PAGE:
WESLEY CLARK….A number of people have noted that although Howard Dean may have failed to win the Democratic primary this year, he nonetheless had an outsized impact on the race. Unlike ordinary losers who just fade away without making any real impact, Dean can claim to have affected the race in two big ways: first, by revolutionizing fundraising via the internet, and second, by providing a welcome injection of backbone into the campaign. He demonstrated that voters wanted someone who would go on the offensive, stay on the offensive, and make no apologies for it.

Today, Washington Monthly editor Paul Glastris makes the same point about Wesley Clark. He’s not just an ordinary loser, he’s one who made a difference despite his loss:

Before he entered the race, Democrats were suffering from a peculiar cognitive dissonance on national security….This unwillingness to confront the issue of national security made it possible for Democrats to convince themselves that Howard Dean could beat President Bush.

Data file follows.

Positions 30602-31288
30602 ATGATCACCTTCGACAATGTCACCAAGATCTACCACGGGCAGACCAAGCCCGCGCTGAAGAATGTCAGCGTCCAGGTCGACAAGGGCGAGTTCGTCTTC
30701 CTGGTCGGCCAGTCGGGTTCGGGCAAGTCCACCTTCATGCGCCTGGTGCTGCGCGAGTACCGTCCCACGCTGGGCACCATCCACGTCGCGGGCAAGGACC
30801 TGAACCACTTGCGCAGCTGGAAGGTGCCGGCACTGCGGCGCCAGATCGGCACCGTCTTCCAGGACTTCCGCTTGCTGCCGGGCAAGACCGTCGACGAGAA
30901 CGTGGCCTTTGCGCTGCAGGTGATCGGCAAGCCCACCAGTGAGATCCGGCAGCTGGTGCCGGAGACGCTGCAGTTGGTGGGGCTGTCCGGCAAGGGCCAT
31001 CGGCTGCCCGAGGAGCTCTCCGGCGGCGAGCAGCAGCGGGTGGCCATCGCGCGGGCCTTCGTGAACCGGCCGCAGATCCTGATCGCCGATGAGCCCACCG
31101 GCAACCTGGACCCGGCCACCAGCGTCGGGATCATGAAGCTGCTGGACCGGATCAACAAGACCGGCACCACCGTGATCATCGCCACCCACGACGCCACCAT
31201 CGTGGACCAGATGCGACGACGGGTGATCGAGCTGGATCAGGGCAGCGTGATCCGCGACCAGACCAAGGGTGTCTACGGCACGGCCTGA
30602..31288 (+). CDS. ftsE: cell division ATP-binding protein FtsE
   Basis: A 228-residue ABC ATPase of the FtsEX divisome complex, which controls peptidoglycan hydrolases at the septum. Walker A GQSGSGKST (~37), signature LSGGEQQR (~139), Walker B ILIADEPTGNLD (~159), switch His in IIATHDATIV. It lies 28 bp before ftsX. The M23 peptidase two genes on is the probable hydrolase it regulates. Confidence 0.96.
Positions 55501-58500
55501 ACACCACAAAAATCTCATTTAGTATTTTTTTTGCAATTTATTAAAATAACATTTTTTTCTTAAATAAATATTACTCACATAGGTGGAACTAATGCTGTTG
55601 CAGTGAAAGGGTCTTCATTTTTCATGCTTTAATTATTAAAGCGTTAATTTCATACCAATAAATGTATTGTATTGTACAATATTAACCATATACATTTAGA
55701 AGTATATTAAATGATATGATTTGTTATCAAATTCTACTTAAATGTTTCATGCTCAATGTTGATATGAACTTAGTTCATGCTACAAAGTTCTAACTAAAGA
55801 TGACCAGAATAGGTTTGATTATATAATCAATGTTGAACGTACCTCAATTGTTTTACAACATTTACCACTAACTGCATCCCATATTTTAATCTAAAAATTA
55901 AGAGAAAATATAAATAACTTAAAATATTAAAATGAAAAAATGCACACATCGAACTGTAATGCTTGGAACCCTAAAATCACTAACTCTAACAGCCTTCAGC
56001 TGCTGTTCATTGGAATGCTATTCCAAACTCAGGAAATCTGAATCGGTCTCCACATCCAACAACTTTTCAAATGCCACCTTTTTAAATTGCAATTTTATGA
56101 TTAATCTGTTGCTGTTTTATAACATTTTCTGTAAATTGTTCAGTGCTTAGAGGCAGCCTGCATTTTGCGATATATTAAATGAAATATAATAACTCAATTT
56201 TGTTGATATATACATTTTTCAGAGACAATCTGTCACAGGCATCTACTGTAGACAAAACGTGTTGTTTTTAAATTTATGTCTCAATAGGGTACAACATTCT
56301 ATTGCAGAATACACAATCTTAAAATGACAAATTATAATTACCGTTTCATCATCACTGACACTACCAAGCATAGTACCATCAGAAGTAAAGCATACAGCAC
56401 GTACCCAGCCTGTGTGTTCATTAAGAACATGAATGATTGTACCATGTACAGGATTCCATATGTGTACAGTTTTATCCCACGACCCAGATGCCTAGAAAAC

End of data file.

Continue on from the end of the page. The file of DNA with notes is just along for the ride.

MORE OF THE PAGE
As soon as General Clark entered the race, however, Democrats could no longer avoid the issue. General Clark leapt to the top of most national polls of likely Democratic voters even though he had no experience in elective office, little name recognition and no staff or money beyond what he was provided by a handful of amateur organizers. And this wasn’t just a momentary bump; he stayed near the top of the polls for weeks.

Glastris makes a similar point about religion, which I’m not sure I buy, but I think he’s right about national security. It’s not all Clark’s doing, but I do think Clark demonstrated that serious talk about national security was something Democrats both could and should do. That changed the dynamic of the race and will likely change the dynamic of the general election too.

When I decided to support Clark last year I did so knowing that it was a risky proposition. I liked his background and his policy ideas, especially on national security, but I also knew he was an untested campaigner and didn’t have much time to learn on the job. And sure enough, he had a hard time finding his footing and avoiding the organizational problems and minor gaffes that can keep a campaign from ever catching fire.

But I don’t regret it. He may not have won, but I do think he had an impact. If the Democrats win in November, I think that Clark, like Howard Dean, can take at least a small measure of credit for the victory.